America's New Production and the Farce of Peak Oil
By Staff News & Analysis - September 21, 2011

Recent Discoveries Put Americas Back in Oil Companies' Sights … New Fields May Propel Americas to Top of Oil Companies' Lists … Brazil has begun building its first nuclear submarine to protect its vast, new offshore oil discoveries. Colombia's oil production is climbing so fast that it is closing in on Algeria's and could hit Libya's prewar levels in a few years. ExxonMobil is striking new deals in Argentina, which recently heralded its biggest oil discovery since the 1980s. – NY Times

Dominant Social Theme: The world is running out of oil. Renewables are the ticket. People will have to make do with less.

Free-Market Analysis: It wasn't supposed to be this way. By now, Peak Oil was supposed to be a fact of daily life. People were supposed to be lined up at gas stations, struggling to buy US$10-a-gallon gas. Solar and wind companies were supposed to occupy prominent places on the Big Board instead of going out of business right and left.

People were supposed to have diminished expectations – resigned to shivering in the dark. Free markets, a flawed system of commerce, were to be exposed as a misleading theoretical construct, incapable of providing for people's needs. The Invisible Hand, while real, could not combat an equally real and disturbing fact: The world was running out of resources.

But not according to this recent article in the New York Times. Yes, THAT New York Times, the newspaper of record that has spent the past decade banging the drum for Peak Oil – the idea that the world is running out of energy and that people will have to lower their expectations about how to live and perhaps abandon modern society altogether.

Now, suddenly, there is a different tale to tell. And the Times is up to the task. Up and down the Americas, we learn, there is an Oil Boom. Suddenly, we have gone from enforced austerity to an unheralded plenty. Middle East, watch out! Here's how the article puts it:

A Chinese-built rig is preparing to drill in Cuban waters; a Canadian official has suggested that unemployed Americans could move north to help fill tens of thousands of new jobs in Canada's expanding oil sands; and one of the hemisphere's hottest new oil pursuits is actually in the United States, at a shale formation in North Dakota's prairie that is producing 400,000 barrels of oil a day and is part of a broader shift that could ease American dependence on Middle Eastern oil.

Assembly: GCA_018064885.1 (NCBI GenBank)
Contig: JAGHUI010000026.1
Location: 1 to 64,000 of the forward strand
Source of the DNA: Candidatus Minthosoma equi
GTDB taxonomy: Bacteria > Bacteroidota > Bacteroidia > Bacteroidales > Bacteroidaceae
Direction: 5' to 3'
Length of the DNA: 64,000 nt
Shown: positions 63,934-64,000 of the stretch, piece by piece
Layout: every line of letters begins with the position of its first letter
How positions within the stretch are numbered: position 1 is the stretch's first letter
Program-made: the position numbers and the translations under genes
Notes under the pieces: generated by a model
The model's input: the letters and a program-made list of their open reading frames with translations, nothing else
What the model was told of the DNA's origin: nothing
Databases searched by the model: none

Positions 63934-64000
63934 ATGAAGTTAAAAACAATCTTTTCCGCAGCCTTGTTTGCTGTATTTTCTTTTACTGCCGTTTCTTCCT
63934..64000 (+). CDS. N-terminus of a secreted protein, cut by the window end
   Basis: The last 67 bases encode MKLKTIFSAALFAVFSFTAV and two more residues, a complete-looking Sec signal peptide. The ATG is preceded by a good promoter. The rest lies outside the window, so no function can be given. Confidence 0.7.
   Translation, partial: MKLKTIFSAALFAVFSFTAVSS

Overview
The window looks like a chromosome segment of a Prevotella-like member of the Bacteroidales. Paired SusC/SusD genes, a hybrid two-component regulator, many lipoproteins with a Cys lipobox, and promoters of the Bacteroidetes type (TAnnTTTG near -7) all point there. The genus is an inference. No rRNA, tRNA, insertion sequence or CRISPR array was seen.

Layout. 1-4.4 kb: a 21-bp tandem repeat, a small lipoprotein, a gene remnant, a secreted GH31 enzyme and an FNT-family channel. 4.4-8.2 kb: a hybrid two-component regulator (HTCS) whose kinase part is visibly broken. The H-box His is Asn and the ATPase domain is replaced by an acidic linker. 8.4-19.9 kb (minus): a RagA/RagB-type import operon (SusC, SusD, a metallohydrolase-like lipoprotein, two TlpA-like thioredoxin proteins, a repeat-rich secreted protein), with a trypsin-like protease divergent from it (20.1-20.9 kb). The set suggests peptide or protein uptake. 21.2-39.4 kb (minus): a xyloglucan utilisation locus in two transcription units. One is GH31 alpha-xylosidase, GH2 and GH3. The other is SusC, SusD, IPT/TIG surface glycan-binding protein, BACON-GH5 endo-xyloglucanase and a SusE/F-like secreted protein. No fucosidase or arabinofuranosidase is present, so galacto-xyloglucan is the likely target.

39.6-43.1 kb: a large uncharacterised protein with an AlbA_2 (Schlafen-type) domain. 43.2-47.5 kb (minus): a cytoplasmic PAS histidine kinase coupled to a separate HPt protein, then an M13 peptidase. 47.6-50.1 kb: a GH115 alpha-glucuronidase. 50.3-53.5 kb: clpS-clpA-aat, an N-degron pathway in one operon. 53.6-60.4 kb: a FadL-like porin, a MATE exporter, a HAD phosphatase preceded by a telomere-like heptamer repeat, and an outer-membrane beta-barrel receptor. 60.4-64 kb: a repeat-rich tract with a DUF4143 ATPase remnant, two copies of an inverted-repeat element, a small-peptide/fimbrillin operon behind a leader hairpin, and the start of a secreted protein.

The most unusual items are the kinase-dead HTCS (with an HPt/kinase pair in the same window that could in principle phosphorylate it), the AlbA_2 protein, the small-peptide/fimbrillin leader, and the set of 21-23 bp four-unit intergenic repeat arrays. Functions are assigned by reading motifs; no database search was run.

Petrobras is investing more than $200 billion to help make Brazil a major oil player. Technology has made Canada's oil sands easier to tap in recent years, creating foreign interest as well as a demand for workers. For the first time in decades, the emerging prize of global energy may be the Americas, where Western oil companies are refocusing their gaze in a rush to explore clusters of coveted oil fields.

"This is an historic shift that's occurring, recalling the time before World War II when the U.S. and its neighbors in the hemisphere were the world's main source of oil," said Daniel Yergin, an American oil historian. "To some degree, we're going to see a new rebalancing, with the Western Hemisphere moving back to self-sufficiency."

The facts revealed in this article are startling. Venezuela and Mexico, despite their reserves, are relegated to the back of the pack because of government inefficiencies. Nonetheless, the New York Times makes the following startling statement: "Venezuela is now considered to have bigger oil reserves than Saudi Arabia, putting it at the top of OPEC's rankings."

There is some hedging, of course. The Middle East can still influence oil prices greatly, the Times reports, and its oil fields are generally cheaper to develop. But advancements in technology have suddenly made the Americas – from Argentina to Brazil to the US and Canada – an energy powerhouse. Imagine that!

Shale oil and fracking may soon help the US produce two million barrels of oil a day. While discoveries of Brazil's new offshore fields could yield even more. "Brazil will become an oil power by the end of the decade, with production in line with that of Iran," the Times quotes Pedro Cordeiro as saying. He is an energy consultant for Bain & Company, who sees the country's oil production climbing to 5.5 million barrels a day by 2020.